“The national media … stayed near Interstate 10, so basically what they saw was the poor African Americans who were afflicted by the flood. They depicted it as this sort of subset of what it really was … but aside from that they did a fine job,” he says, with a healthy measure of sarcasm.

Shearer’s disdain extends to Spike Lee’s four-hour HBO documentary When the Levees Broke, which was missing a key ingredient, he says.

“The basics of journalism, as I remember them being taught, are the five W’s: who, what, when, where and why. Spike’s film, like all of the major media coverage, left out the why. I was determined that [my] film would be all about the why,” Shearer says.

What was paramount throughout The Big Uneasy‘s nearly two-year journey to the screen was to rectify people’s misconceptions.

“I had 98 minutes to undo five years of media misinformation,” he says.

Which brings us back to Shearer’s reluctance to appear in front of the camera. Viewers who saw an early cut of The Big Uneasy wanted to see this man of a hundred voices up front and center, if only for reasons of clarity.

“Originally I wasn’t even in the film, but [preview] audiences said that they needed to somebody to tell them, ‘Here’s what’s coming next,’ so I agreed to do that,” Shearer says.

Despite everything his city has gone through in the past six years, Shearer also wants to assure his viewers that, for the residents of the Big Easy, life does – and will – go on.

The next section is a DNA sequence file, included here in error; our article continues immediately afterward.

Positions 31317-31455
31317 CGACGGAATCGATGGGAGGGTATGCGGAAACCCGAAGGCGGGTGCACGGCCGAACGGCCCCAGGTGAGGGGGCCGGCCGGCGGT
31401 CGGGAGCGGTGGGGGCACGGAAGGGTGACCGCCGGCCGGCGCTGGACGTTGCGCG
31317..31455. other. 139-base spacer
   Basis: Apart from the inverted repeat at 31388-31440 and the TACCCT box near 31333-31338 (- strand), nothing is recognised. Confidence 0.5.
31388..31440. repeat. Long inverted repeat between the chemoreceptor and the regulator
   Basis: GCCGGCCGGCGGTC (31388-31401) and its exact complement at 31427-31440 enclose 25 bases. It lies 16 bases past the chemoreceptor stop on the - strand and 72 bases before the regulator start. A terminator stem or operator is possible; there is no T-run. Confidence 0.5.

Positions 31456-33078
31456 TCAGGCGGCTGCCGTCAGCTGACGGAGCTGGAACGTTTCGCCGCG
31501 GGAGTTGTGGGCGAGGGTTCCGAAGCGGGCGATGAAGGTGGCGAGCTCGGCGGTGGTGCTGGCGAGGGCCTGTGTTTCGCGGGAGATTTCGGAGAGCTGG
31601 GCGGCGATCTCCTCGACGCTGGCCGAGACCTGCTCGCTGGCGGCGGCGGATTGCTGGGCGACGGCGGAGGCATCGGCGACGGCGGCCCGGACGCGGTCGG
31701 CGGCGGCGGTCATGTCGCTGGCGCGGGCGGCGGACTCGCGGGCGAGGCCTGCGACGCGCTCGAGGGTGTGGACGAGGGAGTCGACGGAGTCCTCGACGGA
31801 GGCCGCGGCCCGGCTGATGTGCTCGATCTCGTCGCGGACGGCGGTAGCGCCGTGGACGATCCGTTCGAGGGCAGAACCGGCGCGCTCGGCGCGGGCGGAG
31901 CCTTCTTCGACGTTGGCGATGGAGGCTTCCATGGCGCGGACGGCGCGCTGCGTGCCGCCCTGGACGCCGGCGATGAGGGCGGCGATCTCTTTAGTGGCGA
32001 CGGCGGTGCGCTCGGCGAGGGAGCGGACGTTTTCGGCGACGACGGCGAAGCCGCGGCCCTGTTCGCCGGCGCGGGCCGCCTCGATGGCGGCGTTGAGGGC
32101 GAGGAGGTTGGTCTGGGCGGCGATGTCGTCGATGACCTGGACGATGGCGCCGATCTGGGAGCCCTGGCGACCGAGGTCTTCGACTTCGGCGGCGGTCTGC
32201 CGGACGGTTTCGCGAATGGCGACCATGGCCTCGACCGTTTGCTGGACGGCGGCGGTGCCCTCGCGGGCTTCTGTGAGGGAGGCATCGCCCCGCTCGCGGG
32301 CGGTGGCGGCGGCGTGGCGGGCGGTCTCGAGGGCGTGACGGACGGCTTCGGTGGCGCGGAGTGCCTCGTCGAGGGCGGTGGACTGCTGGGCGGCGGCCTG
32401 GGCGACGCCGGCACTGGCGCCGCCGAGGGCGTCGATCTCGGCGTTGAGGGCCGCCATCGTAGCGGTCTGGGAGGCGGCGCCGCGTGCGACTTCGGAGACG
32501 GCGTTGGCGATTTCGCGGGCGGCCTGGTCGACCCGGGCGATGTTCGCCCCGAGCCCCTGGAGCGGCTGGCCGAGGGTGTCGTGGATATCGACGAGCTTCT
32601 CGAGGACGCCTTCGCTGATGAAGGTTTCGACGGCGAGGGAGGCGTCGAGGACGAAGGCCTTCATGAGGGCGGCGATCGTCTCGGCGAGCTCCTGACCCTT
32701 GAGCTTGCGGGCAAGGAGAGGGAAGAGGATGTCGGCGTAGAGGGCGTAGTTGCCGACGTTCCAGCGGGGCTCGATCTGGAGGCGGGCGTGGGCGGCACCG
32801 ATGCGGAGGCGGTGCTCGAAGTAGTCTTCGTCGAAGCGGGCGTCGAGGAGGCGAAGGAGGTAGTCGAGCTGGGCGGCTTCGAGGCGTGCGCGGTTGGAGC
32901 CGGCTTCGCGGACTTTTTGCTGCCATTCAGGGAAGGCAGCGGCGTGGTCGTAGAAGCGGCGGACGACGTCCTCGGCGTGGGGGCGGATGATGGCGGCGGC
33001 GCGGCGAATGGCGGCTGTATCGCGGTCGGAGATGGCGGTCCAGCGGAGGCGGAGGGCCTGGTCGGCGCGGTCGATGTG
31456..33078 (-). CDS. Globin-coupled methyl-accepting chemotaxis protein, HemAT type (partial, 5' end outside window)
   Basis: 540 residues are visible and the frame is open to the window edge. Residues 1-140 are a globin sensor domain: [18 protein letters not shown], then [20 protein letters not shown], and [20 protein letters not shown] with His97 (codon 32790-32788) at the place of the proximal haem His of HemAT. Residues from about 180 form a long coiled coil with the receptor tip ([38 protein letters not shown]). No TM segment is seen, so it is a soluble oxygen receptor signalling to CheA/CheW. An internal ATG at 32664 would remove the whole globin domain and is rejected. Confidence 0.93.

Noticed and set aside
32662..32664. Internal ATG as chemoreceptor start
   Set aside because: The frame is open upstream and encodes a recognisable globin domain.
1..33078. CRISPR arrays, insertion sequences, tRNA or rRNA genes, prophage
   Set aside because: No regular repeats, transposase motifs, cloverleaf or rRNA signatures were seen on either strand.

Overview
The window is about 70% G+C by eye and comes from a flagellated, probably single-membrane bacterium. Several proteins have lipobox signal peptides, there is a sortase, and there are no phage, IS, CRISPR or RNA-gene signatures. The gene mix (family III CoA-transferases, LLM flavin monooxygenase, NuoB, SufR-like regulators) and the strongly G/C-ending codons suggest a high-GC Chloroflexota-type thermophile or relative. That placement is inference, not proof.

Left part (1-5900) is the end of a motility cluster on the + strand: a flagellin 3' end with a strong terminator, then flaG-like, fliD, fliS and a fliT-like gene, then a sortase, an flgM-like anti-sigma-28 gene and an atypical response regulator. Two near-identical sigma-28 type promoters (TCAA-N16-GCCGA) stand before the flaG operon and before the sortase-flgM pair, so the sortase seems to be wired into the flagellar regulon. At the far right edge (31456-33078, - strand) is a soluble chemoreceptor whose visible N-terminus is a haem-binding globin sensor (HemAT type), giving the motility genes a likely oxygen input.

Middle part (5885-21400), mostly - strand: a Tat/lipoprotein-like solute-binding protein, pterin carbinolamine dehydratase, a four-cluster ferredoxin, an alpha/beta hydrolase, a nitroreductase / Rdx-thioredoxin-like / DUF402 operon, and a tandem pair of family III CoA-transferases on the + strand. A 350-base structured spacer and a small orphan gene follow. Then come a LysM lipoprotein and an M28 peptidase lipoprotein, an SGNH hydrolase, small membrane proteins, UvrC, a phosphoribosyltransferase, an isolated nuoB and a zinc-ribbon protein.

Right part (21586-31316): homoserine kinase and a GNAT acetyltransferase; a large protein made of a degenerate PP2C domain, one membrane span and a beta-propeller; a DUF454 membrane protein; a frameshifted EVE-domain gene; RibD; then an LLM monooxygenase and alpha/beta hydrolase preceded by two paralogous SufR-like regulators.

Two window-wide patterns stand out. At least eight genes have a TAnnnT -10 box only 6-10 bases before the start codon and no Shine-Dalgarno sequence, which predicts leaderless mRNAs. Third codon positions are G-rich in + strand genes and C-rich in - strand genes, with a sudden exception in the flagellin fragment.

“It’s still recognizably New Orleans, with all of its quirks and all of its wonders,” he says. “It doesn’t have all of its people, and it has some new problems while it solves some of its old problems, but it’s still the place that I fell in love with.”

Rubén Rosario is a freelance writer and video store manager living in Miami. He currently writes a film column for SunPost Weekly.

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Love, Loss, and Skinny Jeans in Mike Mills’ ‘Beginners’

By | July 4th, 2011 | No Comments
Still from 'Beginners' movie

Mélanie Laurent and Ewan McGregor star in writer/director Mike Mills'€™ Beginners along with Christopher Plummer (not pictured).

When filmmaker and graphic designer Mike Mills sat down to write the screenplay for his new dramedy, Beginners, he wrote the following note to himself: “This has already happened to everyone already.” Fair enough. There are countless stories, in print and on celluloid, about starting over following the loss of a parent to terminal cancer. But there have been very few in which the parent comes out of the closet at age 75.